ESPN's Bill Simmons has one helluva column on the Celtics and Rasheed Wallace:
will lose in Round 1 or 2 of the playoffs. But it's been a decidedly
unhappy regular season for a 50-win team. Forget about Kevin Garnett's
balky knee or Paul Pierce's aching body — there were damaging trade
rumors, young guns (Kendrick Perkins and Rajon Rondo) rebelling against
the old guard, legitimate alpha dog and chemistry issues, a coach who
can't consistently motivate his team or settle on a rotation, ongoing
rebounding woes and, worst of all, old legs. Only Rondo's individual
brilliance made things tolerable. Everything else felt like the
basketball version of that movie in which Leo DiCaprio and Kate Winslet
scream at each other for two hours.
I can't disagree with anything in that paragraph. Or the two below.
three minutes at a time, six or seven trips up and down the court —
without ever passing either foul line. Sometimes I count to see how many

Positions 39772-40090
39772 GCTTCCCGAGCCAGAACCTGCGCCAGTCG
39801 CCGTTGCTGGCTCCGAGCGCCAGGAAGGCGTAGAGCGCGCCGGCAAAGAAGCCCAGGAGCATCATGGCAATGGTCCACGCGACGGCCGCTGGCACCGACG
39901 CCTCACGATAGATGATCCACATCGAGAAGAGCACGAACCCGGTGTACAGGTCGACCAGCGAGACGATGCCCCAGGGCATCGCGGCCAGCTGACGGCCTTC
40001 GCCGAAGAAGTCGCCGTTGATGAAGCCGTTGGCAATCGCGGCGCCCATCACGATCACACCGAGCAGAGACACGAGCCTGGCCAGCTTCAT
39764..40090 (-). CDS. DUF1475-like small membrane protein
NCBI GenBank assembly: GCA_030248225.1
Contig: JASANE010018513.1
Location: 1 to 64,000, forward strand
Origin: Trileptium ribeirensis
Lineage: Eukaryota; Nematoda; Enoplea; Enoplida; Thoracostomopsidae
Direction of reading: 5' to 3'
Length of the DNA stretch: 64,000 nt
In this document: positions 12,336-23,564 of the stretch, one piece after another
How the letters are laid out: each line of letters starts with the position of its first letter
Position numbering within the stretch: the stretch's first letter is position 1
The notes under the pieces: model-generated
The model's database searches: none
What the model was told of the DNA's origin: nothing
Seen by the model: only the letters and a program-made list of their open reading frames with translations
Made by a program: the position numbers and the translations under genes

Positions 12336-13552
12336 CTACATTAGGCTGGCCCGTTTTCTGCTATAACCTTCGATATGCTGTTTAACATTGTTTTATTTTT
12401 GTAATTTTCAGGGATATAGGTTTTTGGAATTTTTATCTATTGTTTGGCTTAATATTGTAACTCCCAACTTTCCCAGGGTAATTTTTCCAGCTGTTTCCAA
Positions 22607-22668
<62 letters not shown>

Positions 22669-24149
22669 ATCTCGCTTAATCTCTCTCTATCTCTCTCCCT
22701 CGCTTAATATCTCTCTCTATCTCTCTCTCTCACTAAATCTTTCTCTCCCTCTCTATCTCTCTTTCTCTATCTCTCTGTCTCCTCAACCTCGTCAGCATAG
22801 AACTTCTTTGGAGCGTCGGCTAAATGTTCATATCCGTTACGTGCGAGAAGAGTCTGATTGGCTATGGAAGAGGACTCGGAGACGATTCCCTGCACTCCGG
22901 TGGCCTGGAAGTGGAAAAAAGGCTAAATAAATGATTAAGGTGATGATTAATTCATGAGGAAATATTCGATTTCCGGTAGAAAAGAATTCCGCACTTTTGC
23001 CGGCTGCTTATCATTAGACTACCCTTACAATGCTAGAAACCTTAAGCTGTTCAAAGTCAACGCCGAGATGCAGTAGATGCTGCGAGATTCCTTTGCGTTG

consecutive possessions Sheed can pull off without crossing either
charity stripe. His unofficial record is nine.
Sheed doesn't rebound as much as debound. "Lazy" isn't a strong enough
word. He always seems to be standing in the wrong spot. He constantly
forgets to box out. His hops are long gone, so balls routinely bounce
over his head to opposing players. When matched against a hustler like
Anderson Varejao, it's like watching a golden retriever fight off a
Rottweiler. Advanced metrics prove that he's a catastrophic offensive
rebounder and someone who subtly altered the identity of this season's
Celtics team. (See sidebar.) So there's that.
The column is a hilarious and, unfortunately for us fans craving another title, all true.